What’s Next For MRO Consolidation?
The great wave of MRO consolidation hasn’t materialized much beyond some tier two and three suppliers over the past 18 months as the industry still looks to gain a better view of the long-term recovery.
One of the factors that’ll determine the future of the market is the recovery of airlines, with many carriers yet to determine their longer-term fleet strategies with a sizeable number of aircraft, particularly widebodies, still parked to the tune of around 5,000 aircraft.
“It's important to look at what they [airlines] are going to do in terms of fleet strategy,” says Neranjana de Silva, principal at consultancy firm Roland Berger, at an aftermarket consolidation panel at MRO Europe in Amsterdam. She cites retirements of older widebodies such as the 747 and the move towards smaller, more fuel-efficient aircraft the 787 and A350 as examples of this fleet consolidation as well as carriers moving towards new engine programs.
Neil Glynn, MD, head of European transport, aerospace and defence equity research at Credit Suisse, says the airline sector should consolidate further but the landscape of which players will be involved remains obscured. “It’s difficult at this stage to determine who makes it and who doesn’t,” he says. “I believe there will be more reductions of airline sizes rather than outright failures from here and the market will consolidate in that way rather than there being a litany of bankruptcies over the next year or so.”
The way in which MROs approach the future market in terms of strategy has also been scrutinized. “A lot of MROs adapted the capacity in their portfolios or are in the process of doing so not just in terms of downsizing but also looking at what products or subsidiaries they still need,” says Daniel Luecke, head of mergers and acquisitions at Lufthansa Technik. “If there is more visibility on the recovery path, and factors such as state-aid programs running out, there will be better visibility of the valuation of companies going forward and there could likely be more pressure for companies to sell then.”
With a potentially altered aftermarket landscape through consolidation of both airlines and MROs is the role of independent repair specialists. Alan Harding, VP MRO Europe & Asia at Ametek MRO, which operates primarily in the component repair space, foresees some changes afoot in that segment.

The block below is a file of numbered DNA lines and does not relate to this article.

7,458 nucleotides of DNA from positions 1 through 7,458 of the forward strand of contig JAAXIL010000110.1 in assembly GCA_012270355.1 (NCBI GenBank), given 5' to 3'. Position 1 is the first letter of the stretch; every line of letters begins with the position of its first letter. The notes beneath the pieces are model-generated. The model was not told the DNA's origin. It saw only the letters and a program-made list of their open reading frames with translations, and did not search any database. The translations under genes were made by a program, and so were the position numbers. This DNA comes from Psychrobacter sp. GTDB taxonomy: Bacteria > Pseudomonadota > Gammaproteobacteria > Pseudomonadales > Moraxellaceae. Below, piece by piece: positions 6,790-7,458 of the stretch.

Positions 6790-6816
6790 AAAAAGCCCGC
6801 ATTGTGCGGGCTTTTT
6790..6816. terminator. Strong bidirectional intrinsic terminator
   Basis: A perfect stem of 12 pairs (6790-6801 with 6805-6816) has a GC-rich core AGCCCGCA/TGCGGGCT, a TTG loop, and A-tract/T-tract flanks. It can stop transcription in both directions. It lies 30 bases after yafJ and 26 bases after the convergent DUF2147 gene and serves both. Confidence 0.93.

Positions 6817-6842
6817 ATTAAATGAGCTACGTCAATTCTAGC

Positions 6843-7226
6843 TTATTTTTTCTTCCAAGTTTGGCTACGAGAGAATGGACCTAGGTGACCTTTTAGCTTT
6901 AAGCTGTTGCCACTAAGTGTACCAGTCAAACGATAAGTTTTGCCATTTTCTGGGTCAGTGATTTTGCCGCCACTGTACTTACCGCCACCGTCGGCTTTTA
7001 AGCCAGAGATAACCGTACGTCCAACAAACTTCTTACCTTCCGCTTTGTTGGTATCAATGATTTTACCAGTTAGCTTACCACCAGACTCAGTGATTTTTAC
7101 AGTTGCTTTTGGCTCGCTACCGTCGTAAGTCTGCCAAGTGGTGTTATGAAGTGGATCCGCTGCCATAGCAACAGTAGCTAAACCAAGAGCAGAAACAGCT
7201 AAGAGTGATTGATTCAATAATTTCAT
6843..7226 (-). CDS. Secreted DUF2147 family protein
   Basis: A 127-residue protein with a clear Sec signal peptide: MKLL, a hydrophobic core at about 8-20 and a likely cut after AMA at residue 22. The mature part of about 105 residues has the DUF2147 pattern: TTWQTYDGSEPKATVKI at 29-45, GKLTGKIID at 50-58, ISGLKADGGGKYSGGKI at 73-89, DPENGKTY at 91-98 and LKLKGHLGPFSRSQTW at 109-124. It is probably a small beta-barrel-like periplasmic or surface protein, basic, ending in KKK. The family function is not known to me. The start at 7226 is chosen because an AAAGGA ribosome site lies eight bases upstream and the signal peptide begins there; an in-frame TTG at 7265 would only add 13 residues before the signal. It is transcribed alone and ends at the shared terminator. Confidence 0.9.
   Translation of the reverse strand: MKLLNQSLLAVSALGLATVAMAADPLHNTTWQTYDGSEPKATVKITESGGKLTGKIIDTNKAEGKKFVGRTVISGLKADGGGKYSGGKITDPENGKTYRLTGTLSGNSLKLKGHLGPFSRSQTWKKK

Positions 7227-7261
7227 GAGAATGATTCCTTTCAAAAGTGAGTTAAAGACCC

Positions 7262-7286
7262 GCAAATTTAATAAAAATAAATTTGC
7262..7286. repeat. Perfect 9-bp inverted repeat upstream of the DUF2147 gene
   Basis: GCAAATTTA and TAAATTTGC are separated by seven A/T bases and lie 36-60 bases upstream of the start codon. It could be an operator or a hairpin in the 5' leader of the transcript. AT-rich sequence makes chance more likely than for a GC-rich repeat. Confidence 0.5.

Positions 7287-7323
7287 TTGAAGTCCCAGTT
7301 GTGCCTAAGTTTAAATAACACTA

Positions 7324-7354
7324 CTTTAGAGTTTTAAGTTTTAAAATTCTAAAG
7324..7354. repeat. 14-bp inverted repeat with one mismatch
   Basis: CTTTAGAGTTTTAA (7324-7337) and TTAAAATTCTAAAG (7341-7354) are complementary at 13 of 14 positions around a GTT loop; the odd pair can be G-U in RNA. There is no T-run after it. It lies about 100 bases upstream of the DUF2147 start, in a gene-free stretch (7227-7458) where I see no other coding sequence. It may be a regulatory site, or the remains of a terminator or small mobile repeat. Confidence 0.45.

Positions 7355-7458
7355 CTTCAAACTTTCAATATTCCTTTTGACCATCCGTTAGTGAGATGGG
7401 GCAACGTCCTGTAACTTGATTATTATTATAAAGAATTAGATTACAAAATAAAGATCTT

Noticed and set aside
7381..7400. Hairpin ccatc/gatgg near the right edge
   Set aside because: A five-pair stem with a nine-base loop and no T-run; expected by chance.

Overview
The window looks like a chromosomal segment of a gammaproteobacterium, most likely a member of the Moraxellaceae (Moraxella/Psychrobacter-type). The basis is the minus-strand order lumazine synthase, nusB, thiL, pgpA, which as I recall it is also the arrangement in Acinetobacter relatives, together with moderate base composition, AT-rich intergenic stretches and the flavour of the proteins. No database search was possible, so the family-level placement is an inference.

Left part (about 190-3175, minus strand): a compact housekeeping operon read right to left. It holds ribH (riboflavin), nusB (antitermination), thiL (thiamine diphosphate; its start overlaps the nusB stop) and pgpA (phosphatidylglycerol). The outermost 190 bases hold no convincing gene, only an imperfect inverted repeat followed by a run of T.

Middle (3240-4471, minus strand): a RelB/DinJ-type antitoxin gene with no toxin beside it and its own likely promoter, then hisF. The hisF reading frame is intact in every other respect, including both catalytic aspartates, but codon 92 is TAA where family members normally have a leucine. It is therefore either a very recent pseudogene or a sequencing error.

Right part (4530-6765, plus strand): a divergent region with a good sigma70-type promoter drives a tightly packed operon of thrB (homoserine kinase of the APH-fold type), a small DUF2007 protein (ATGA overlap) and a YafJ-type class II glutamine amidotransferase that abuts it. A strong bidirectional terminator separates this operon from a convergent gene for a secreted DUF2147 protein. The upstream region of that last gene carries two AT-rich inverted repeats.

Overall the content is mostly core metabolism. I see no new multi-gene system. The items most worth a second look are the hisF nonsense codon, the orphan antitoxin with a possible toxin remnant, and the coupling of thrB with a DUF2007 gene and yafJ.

“We’re going to see some further consolidation within the independent service providers (ISPs) and brokers. Traditionally they’ve kept several units in serviceable condition for rapid turnaround times to answer the operational needs of the customer. I think they [ISPs and brokers] need to partner with MROs to offer more a complete bundled service rather than a part number solution so some of that cost burden is shared.
In the realms of mergers and acquisitions, private equity money should remain prominent, de Silva says. “We shouldn’t underestimate the role of private equity because the type of thing they would do is come into a downturn, try to get a good deal and then find a recovery --that’s how they’ll sell off.”
Luecke expects more consolidation in 2022 but in the “medium to low range of the market” and not among the larger players due to their shareholder background.
From his perspective in finance, Credit Suisse’s Glynn says certain factors should see a continuation of favorable conditions for potential buyers. “Current interest rates and current available financing rates for private equity as well as for other potential buyers are likely to ensure that demand remains strong,” he says.
“Whether it’s a trade buyer or a private equity purchaser, there will be management teams and investment committees focused on answering the question: how long does cheap financing remain available and what kind of returns can we make while that situation does persist?”